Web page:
The early hours of Sunday evening the 28th of March brought an intense feeling of glee, better than anything Sunday morning will ever offer.
The country was in a cheerful mood as one of our favorite sons had won the London marathon, for the fourth time. This marathon was billed as second fastest in history.
Expectedly, victory parties are usually contagious and therefore we had to accommodate the Prince Harry the Duke of Sussex and the rest of the world as well.
Eliud Kipchoge 34, had broken the marathon’s world record the previous year in Berlin and for the foreseeable future, he is on a good streak.
While Kipchoge was taking selfies with Prince Harry in London, another of our sons was making headline news for all the wrong reasons back at home.
Asbel Kiprop, a middle distance ace was threating to unleash terror unless someone literary restrained him. He is a police officer and recent incidences of needless bloodletting prompted authorities to call the bluff and confiscate his gun. He is not altogether new to controversy as he is currently serving a four-year ban by IAAF for testing positive to performance-enhancing substances besides being caught in some rather disconcerting circumstances.
Uasin Gishu County has a long history of grass to grace and back again such that clocking record-breaking times on the racing track is in itself no longer considered a blessing.
About ten years ago a young, lanky and athletic Pamela Jelimo stunned the world with her hair raising dashes in the 800-meter sprints seemingly with little effort. Within a year, she had broken several records and eventually became the first Kenyan female athlete to win the golden league jackpot pocketing a whopping one million dollars in prize money. It was not long though before she lost steam and even started skipping races. Eventually, even her marriage to her longtime trainer could not withstand the strain and Jelimo joined the long list of good prospects gone cold.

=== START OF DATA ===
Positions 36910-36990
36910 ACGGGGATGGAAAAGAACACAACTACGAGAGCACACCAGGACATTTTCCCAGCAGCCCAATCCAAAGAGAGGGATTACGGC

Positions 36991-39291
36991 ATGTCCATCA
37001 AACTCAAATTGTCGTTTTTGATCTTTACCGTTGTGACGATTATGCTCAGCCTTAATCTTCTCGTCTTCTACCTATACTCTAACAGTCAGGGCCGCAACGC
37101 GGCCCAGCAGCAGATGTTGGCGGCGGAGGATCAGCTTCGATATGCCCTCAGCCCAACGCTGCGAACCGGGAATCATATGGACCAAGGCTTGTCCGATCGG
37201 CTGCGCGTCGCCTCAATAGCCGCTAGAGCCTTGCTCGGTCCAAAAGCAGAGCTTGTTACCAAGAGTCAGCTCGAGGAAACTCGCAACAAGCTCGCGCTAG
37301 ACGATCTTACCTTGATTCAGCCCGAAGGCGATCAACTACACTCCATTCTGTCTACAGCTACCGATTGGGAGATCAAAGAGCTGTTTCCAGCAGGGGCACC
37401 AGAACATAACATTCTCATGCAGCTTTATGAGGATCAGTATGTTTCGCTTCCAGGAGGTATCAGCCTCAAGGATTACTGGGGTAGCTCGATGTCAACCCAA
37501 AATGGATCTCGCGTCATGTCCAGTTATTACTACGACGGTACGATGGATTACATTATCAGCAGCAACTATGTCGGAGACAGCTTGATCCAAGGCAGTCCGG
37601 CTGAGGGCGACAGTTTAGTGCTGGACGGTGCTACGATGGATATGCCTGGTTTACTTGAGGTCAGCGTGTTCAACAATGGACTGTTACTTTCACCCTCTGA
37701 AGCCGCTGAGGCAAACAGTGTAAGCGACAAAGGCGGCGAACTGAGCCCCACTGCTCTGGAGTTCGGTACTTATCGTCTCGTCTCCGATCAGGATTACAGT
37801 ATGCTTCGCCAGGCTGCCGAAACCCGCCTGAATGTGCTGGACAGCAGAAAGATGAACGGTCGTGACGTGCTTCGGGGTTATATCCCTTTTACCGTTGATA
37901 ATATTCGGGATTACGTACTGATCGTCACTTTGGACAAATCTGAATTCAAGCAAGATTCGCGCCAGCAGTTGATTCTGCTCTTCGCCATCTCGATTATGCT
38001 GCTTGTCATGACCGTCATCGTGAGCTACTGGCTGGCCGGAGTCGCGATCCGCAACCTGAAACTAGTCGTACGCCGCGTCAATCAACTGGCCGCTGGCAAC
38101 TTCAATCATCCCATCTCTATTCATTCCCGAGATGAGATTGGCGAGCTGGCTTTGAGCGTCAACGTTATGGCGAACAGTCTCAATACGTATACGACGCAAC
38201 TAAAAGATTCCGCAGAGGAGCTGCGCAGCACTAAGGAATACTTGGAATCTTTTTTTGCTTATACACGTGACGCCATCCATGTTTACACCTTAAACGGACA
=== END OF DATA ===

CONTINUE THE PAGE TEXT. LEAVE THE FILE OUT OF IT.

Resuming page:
The most heartbreaking of these stories were in fact not from the north rift but from Laikipia, home to the Lewa Conservancy that hosts a popular marathon and a favorite endurance training destination. It is also the birthplace of world-renowned the late Samuel Wanjiru the winner of the fastest marathon in history.
The exploits of Samuel on the marathon streets of the world are legendary but his off-track reputation was not. His personal life so spiraled out of control that he literary plunged to death from his own single-story mansion aged 24. Understandably, his mother fiercely refutes these claims and suggests foul play.
Perhaps, Samuel’s story is the nadir of a neglected cash crop that foreshadows an industry crying out for help. Success in whatever is considered in most cultures as the climax of fruitful human endeavor and that successful people are our most sort after benefactors. We are mistaken; successful people are probably needier than the average person. With the limelight constantly shining on them and unrealistic expectations placed upon their human shoulders, it is only the strongest that can endure this kind of scrutiny.
A few years ago, I initiated a study to establish human elements that are prerequisite to economic success. One of the attributes that stood out for me was resilience; the ability to survive and thrive adversity that I described as the Displacement Phenomenon. Upon further inquiry, I discovered that some of the previous success stories had plunged back into mediocrity in a phenomenon that I termed Reverse Displacement. This was an unusual finding because, like most of us, I imagined that the kind of endurance required to achieve success exceeds the one required to maintain it.
Though achieving success is considered to be no small feat, surviving success seems to be the more onerous undertaking. History is replete with tales of self-destruction and while we look down upon the subjects as irresponsible and spoilt, we forget that managing success requires a different skill set from the one that got them there. Success is not a destination; rather it is an elevated milestone for a new and even more strenuous journey. I am alive to this fact and therefore one of the bespoke soft skills programs that I offer is for managing personal success. It is with the authority of personal experiences and reflection that I can state that success is not for the faint-hearted.